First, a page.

One such detector, known as a flame ionization detector (FID) analyzes the separated components from the GC by combusting them and analyzing the spectrum of said combustion. Each chemical compound exhibits a unique spectrum when combusted,
This unique spectrum is because, withIn quantum theory, electrons returning to their rest state after having energy added to them (such as being heated) give off a characteristic frequency tied to the properties of the atom to which they are attached. For example, the salts of copper give off a characteristic green color even to the naked eye. A flame ionization detector can test the atoms in a very small sample and record the frequencies, which can then be compared to standard samples to identify all the compounds in the sample.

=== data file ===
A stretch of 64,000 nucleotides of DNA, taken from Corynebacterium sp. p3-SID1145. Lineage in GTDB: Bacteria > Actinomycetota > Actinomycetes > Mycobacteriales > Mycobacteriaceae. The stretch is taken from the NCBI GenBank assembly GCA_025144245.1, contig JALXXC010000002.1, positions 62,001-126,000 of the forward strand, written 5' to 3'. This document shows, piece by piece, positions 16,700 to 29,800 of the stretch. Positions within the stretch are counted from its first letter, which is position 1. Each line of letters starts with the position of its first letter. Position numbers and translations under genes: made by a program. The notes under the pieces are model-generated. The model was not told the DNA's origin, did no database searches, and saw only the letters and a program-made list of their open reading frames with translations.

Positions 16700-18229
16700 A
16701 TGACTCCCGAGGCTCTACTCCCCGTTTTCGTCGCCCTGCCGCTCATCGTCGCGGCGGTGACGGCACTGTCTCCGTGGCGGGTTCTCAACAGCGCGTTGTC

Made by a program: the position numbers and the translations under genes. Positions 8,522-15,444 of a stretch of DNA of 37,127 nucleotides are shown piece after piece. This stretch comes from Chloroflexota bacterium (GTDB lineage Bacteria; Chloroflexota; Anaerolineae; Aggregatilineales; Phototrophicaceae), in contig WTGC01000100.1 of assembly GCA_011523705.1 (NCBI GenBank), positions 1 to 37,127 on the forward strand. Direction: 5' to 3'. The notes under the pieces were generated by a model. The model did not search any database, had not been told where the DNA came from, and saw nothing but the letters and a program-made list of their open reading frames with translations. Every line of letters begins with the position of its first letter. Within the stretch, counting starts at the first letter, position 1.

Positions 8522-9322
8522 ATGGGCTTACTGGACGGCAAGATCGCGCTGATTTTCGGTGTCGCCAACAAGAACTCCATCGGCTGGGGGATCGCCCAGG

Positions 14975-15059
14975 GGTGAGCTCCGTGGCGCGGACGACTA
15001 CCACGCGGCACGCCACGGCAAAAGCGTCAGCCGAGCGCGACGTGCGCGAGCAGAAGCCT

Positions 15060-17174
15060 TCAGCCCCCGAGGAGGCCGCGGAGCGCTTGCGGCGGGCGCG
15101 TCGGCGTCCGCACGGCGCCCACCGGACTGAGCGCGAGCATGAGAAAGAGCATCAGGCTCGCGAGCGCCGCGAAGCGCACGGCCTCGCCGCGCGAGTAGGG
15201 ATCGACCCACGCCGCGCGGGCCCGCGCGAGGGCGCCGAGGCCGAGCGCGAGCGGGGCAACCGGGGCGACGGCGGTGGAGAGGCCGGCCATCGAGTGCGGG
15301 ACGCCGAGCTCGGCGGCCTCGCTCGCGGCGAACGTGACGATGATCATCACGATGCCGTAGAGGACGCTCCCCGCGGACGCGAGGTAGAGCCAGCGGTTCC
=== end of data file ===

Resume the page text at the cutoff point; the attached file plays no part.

It should be noted that a flame ionization detector is not the only detector which can be used in conjunction with gas chromatography, and many other detectors exists for specified applications. Gas chromatography can further be used in conjunction with mass spectrometry (a process known as GC/MS) to accurately discern the composition of the sample by means of analyzing the mass of the components of the sample.
In medicine, gas chromatography is used to test for toxins in the blood and hair, and is even sensitive enough to test a single hair for compounds deposited in it as it grows. It can easily detect quantities of compounds that are too small to test for with standard chemical tests. It can also be used on just about any type of tissue.
However, gas chromatography is very expensive. Only the best hospitals and labs are typically equipped with the necessary equipment.